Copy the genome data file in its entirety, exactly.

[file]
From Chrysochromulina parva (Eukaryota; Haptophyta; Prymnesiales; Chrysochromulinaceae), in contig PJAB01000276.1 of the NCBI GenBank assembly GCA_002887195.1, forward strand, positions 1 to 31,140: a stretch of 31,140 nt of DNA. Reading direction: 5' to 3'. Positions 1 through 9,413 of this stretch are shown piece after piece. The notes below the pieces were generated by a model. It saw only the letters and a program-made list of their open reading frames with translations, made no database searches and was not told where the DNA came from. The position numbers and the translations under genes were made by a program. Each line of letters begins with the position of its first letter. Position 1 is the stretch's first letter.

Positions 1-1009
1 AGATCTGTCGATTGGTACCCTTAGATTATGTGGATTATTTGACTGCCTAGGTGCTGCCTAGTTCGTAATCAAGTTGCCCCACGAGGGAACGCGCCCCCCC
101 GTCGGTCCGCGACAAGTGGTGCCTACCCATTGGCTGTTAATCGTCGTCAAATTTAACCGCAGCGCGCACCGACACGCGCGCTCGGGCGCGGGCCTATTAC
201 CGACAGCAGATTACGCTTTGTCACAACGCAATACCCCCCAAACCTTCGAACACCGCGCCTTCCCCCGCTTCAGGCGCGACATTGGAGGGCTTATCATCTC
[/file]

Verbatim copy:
From Chrysochromulina parva (Eukaryota; Haptophyta; Prymnesiales; Chrysochromulinaceae), in contig PJAB01000276.1 of the NCBI GenBank assembly GCA_002887195.1, forward strand, positions 1 to 31,140: a stretch of 31,140 nt of DNA. Reading direction: 5' to 3'. Positions 1 through 9,413 of this stretch are shown piece after piece. The notes below the pieces were generated by a model. It saw only the letters and a program-made list of their open reading frames with translations, made no database searches and was not told where the DNA came from. The position numbers and the translations under genes were made by a program. Each line of letters begins with the position of its first letter. Position 1 is the stretch's first letter.

Positions 1-1009
1 AGATCTGTCGATTGGTACCCTTAGATTATGTGGATTATTTGACTGCCTAGGTGCTGCCTAGTTCGTAATCAAGTTGCCCCACGAGGGAACGCGCCCCCCC
101 GTCGGTCCGCGACAAGTGGTGCCTACCCATTGGCTGTTAATCGTCGTCAAATTTAACCGCAGCGCGCACCGACACGCGCGCTCGGGCGCGGGCCTATTAC
201 CGACAGCAGATTACGCTTTGTCACAACGCAATACCCCCCAAACCTTCGAACACCGCGCCTTCCCCCGCTTCAGGCGCGACATTGGAGGGCTTATCATCTC